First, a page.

Leguminous species such as Stizolobium aterrimum, Arachis pintoi, Calopogonium mucunoides, and Stylosanthes guianensis have an outstanding capacity to produce high amounts of biomass and accumulate high nutrient concentrations (Matos et al., 2008), which become available to crops after residue decomposition. Decomposition and nutrient release depend on the residue quality, which is usually defined in relation to its chemical and biochemical composition (Thomas & Asakawa, 1993; Mendonça & Stott, 2003), because both influence the activity of decomposer communities (Thönnissen et al., 2000). High nutrient contents in plant materials have been correlated with high decomposition rates and nutrient release, which induce microbial growth and activity (Cobo et al., 2002). However, the relative importance of nutrient contents depends on the amounts of structural components such as lignin, cellulose, hemicellulose, and polyphenols as well as on the ratios C/P, C/N, lignin/N and polyphenol/N (Zaharah & Bah, 1999; Thönnissen et al., 2000; Hadas et al., 2004; Lupwayi et al., 2004).

The effects of climatic conditions can also greatly influence residue decomposition. Environmental factors such as temperature, moisture and aeration affect the microbial community and activity (Robertson & Morgan, 1996), and are therefore related to the decomposition process. Oliveira et al. (2003) observed significant effects on A. pintoi, when the residue decomposition process was evaluated in the wet and dry seasons. However, Zaharah & Bah (1999) observed no effects of rainfall on the decomposition and nutrient release rates of gliricidia (Gliricidia sepium).

The nutrient release rates are essential to plan the introduction of leguminous plants used as green manure, considering the crop demand and availability of critical nutrients (Mafongoya et al., 1998). Thus, it is necessary to know the constants related to these processes in order to: (1) establish effective management practices with green manure; and (2) plan the introduction of species to release nutrients and meet crop demand, improving nutrient use efficiency. The purpose of this study was to evaluate decomposition and nutrient release rates of leguminous plants used as green manure under two edaphic and climatic conditions in the Zona da Mata of Minas Gerais State, Atlantic Forest region, Brazil.



Study sites and experiment description

Leguminous plants (A. pintoi, C. mucunoides, S. aterrimum and S. guianensis) were grown in two experimental areas with coffee on two family farms, from December 2003 to April 2004. One experimental plot was located on a farm in Pedra Dourada (PD) at 20 º 50 ' S latitude, 42 º 08 ' W longitude and 690 m altitude, with highest and lowest mean annual temperatures, respectively, of 27.6 and 16.2 ºC, and 1,280 mm rainfall; the experimental area facing south. The second experiment was located on a farm in Araponga (ARA) (20 º 38 ' S latitude, 42 º 31 ' W longitude, 950 m asl, with highest mean annual temperature of 25.4 ºC and the lowest of 13.7 ºC, and 1,320 mm rainfall (Figure 1); the experimental area facing west. On both farms, the soils were classified as Red-Yellow Latosol (Brazilian taxonomy system), corresponding to a Typic Haplustox according to the U.S. soil taxonomy system. Some properties of the soils of both farms were described by Matos et al. (2008).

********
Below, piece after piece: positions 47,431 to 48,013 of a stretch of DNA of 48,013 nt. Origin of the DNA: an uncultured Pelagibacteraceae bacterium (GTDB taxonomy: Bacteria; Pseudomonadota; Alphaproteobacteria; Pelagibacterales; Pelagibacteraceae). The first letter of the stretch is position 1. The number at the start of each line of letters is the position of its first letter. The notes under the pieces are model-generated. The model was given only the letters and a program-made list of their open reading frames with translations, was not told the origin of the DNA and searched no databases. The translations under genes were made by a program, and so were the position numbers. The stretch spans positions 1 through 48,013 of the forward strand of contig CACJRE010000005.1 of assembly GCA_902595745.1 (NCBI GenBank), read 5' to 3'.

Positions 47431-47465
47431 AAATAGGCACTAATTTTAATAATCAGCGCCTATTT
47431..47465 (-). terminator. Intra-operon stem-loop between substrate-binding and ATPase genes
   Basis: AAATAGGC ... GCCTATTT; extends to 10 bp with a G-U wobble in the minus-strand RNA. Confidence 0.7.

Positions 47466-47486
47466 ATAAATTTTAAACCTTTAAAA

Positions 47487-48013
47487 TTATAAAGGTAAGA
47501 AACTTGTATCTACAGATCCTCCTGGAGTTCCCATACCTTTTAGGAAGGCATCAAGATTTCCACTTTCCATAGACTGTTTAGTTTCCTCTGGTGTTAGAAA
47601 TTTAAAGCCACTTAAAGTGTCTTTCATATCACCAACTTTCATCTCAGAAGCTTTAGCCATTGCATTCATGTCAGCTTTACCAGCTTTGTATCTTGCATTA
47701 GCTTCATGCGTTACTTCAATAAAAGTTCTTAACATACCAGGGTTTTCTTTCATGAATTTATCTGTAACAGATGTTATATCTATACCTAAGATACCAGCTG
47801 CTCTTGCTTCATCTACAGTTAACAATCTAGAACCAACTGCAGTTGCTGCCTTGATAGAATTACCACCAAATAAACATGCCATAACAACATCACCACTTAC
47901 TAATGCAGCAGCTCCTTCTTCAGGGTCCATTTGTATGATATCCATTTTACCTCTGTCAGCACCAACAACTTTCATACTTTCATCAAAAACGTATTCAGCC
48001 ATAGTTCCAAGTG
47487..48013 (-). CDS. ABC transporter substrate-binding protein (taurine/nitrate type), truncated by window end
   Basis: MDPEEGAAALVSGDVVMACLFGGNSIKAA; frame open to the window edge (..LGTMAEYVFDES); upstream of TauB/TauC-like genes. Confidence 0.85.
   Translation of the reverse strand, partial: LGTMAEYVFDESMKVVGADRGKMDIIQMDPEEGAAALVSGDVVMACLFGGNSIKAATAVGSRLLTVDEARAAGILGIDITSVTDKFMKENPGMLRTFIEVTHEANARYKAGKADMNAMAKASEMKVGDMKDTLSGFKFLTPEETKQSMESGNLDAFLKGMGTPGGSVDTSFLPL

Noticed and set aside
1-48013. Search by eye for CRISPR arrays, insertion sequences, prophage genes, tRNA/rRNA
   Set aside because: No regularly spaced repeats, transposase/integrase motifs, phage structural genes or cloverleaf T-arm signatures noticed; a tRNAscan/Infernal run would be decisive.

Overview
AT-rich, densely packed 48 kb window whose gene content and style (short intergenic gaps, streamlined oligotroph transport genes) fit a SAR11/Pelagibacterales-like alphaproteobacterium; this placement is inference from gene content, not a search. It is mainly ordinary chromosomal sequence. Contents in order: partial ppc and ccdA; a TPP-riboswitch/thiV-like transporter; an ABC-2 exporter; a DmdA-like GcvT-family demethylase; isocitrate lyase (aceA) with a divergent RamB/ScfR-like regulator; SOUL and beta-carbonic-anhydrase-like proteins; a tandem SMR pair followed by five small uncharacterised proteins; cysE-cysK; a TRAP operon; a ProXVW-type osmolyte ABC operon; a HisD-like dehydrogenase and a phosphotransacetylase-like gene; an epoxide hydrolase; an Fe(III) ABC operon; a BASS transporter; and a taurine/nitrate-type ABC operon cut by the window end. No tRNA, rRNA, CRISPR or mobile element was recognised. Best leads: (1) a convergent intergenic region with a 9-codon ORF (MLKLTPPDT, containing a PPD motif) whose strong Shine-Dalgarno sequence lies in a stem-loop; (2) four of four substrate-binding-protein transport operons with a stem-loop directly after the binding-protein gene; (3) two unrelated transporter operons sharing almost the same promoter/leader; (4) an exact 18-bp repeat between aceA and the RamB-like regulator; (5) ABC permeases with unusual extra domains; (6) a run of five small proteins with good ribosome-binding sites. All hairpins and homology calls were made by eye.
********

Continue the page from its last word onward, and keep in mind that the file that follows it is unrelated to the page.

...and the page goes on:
The three-year-old coffee trees were cultivated in agroforestry systems, spaced 3.0 x 0.8 m between rows and plants, respectively. The leguminous plants were grown in-between the coffee rows in a 2 x 2 m plot. Before the experiment, 1.20 Mg ha-1 of lime, 300 kg ha-1 of gypsum, 125 kg ha-1 of potassium sulphate and 800 kg ha-1 termophosphate was applied between the coffee rows in the PD area. In the ARA area, 0.26 Mg ha-1 lime, 64 kg ha-1 gypsum, 125 kg ha-1 potassium sulphate and 800 kg ha-1 termophosphate was applied. Seeds were sown at a depth of 1 cm, without Rhizobium inoculation. Approximately 120 days after sowing, the above-ground biomass was harvested, weighed and analyzed.

Chemical and biochemical characterization

Sub-samples of the entire plant material were dried (55 ºC), ground and sieved (< 1 mm) for chemical analysis. Total C and N were analyzed by dry combustion (Perkin Elmer CHNS/O 2400). Total P was determined by the ammonium molybdate-ascorbic method (Murphy & Riley, 1962), and total K was measured by flame spectrophotometry, after sample digestion with perchloric and nitric acids (Sarruge & Haag, 1974). Soluble polyphenols were extracted with 50 % aqueous methanol and measured using Folin-Dennis reagent with a tannic acid standard for the colorimetric method (Anderson & Ingram 1996). Lignin, cellulose and hemicellulose contents were determined by the acid-detergent fiber method (van Soest et al., 1991).

Decomposition and nutrient release

Sub-samples of the fresh material (100 g) were placed in 20 x 20 cm nylon litter-bags consisting of 2 mm mesh. The litter-bags were placed on the soil surface in the shade of a coffee tree, and were removed after 15, 30, 60, 120, 240 and 360 days. The remaining material was dried (55 ºC), weighed and analyzed each time. Total N, P and K were analyzed, as described above for the initial chemical content.

The experiment was arranged in a complete randomized 2 x 4 x 7 factorial block design (two farms, four residues and seven evaluations), with four replications.

To describe the decomposition and nutrient release rates, the percentage of the remaining dry biomass and N, P and K contents were adjusted to a single exponential equation:

where Xt is the dry weight or nutrient remaining at time t and the slope k, the decomposition or nutrient release constant. Constant X0 is the initial quantity of dry biomass or nutrients.